Considering the turmoil that Queensland Racing finds itself in during its biggest week, it is not surprising that there will be some anxiety in the Victorian thoroughbred industry about what implications that turmoil has for racing in this state, says

The implosion in the Sunshine State, which started out in the greyhound industry and spread through the two other racing codes, harness and thoroughbred, has claimed four racing boards, plus most likely the CEO of Racing Queensland.

What started out as an inquiry into live baiting in greyhound racing has ended up tipping the entire racing landscape on its head, with all of the sport’s figureheads all-but-removed. Racing Queensland has been revealed to be in a perilous financial state and in the words of Queensland Premier Annastacia Palaszczuk, it’s time for a ‘clean slate’.

It has prompted a furious reaction from those within the Queensland thoroughbred industry, with trainer Rob Heathcote leading the charge describing the government’s actions as a ‘nuclear bomb’ during Stradbroke week.

That consternation has spread through Victoria and New South Wales, despite the fact that the structure of racing in those two states is vastly different to that in Queensland.

In Victoria, all three industries fall under the Racing Minister as well as the Office of the Racing Integrity Commissioner, but there is no connection between the codes in terms of governance or operations.

That means that any damage caused by the tabling of a report to state parliament next week into live baiting in Victoria will be contained to the greyhound industry.

However, the live baiting scandal combined with the cobalt issues within the thoroughbred industry and other concerns within harness racing have put the integrity structures of the three codes under the microscope by Racing Minister Martin Pakula.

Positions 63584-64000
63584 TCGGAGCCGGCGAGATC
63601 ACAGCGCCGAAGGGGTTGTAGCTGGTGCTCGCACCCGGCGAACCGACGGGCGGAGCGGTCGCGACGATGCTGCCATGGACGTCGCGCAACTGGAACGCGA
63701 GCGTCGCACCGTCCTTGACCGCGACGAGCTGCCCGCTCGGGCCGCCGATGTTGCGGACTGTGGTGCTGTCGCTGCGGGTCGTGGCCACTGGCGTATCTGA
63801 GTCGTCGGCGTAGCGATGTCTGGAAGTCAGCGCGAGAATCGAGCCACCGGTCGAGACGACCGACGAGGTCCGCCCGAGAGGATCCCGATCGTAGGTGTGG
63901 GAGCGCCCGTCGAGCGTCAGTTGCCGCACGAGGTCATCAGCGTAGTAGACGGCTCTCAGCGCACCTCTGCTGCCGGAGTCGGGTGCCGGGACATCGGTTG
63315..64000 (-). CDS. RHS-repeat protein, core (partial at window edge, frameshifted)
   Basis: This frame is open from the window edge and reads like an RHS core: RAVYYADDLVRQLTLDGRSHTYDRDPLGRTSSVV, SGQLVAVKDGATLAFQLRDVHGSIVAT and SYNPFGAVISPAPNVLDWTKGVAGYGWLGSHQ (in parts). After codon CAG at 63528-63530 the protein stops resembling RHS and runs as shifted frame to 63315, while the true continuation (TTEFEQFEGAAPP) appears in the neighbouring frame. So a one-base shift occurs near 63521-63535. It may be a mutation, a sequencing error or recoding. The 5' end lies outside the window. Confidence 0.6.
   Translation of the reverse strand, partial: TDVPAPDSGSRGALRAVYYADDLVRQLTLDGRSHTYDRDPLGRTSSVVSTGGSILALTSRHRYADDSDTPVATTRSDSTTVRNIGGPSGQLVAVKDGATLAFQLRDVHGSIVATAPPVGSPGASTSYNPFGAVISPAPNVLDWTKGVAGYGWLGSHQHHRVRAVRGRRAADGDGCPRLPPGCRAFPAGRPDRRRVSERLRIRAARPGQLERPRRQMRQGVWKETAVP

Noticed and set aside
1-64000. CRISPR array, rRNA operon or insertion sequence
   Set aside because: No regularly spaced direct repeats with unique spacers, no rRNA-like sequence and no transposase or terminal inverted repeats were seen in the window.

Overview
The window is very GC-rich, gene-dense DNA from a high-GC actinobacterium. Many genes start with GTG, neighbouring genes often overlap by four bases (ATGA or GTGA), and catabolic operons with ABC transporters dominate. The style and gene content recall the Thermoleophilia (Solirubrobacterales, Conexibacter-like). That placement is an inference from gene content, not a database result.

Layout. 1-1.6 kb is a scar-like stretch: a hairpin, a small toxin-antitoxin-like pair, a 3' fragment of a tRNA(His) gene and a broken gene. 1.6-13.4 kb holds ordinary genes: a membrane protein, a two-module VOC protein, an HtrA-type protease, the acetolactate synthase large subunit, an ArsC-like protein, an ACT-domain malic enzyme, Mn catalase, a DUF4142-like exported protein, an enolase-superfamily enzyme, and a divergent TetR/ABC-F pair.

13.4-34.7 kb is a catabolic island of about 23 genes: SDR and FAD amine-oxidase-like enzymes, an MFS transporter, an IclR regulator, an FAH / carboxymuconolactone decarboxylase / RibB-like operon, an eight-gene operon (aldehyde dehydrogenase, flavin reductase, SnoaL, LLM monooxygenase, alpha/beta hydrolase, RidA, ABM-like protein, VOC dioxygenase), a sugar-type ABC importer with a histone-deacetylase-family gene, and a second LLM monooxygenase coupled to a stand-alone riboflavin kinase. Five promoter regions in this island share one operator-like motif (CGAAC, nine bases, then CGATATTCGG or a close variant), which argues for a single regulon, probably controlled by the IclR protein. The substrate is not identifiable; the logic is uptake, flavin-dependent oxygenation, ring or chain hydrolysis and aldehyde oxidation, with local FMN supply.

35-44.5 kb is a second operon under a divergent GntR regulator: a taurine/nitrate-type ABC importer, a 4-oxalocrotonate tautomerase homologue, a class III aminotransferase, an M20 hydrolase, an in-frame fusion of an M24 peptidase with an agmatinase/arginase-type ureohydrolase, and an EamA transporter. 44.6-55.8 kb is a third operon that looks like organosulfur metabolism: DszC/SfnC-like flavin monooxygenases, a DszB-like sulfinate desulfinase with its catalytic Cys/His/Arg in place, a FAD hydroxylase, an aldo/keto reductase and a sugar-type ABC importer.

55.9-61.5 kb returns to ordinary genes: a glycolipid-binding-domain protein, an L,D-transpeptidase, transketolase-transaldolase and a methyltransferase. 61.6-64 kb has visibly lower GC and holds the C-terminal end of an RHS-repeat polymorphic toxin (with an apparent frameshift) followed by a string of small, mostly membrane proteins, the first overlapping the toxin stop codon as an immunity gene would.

It has been suggested that integrity be taken away from those running the individual codes and placed into one independent body, a centralised Racing Commission.

The concern from those in thoroughbred racing, is that a structure like that in Queensland allows for a fire of scandal to engulf all codes, not be limited to one. An example cited is an improper action by a steward operating under an ‘all-in’ integrity model could compromise all three codes of racing, not just one.

Pakula told the Herald Sun on Thursday that any model would be markedly different from Queensland, but that the situation did highlight that every governance model has its own challenges.

The competitive tensions between the three codes are nothing new. Thoroughbred racing firmly holds the position as the older brother and it has a much stronger financial footprint than both of its racing siblings.

But as has been proven in Queensland, thoroughbred racing has a lot more to lose than gain from being lumped together with harness and greyhounds.

And that’s the concern that those in the thoroughbred industry have. As the old adage goes, when you lie down with dogs.....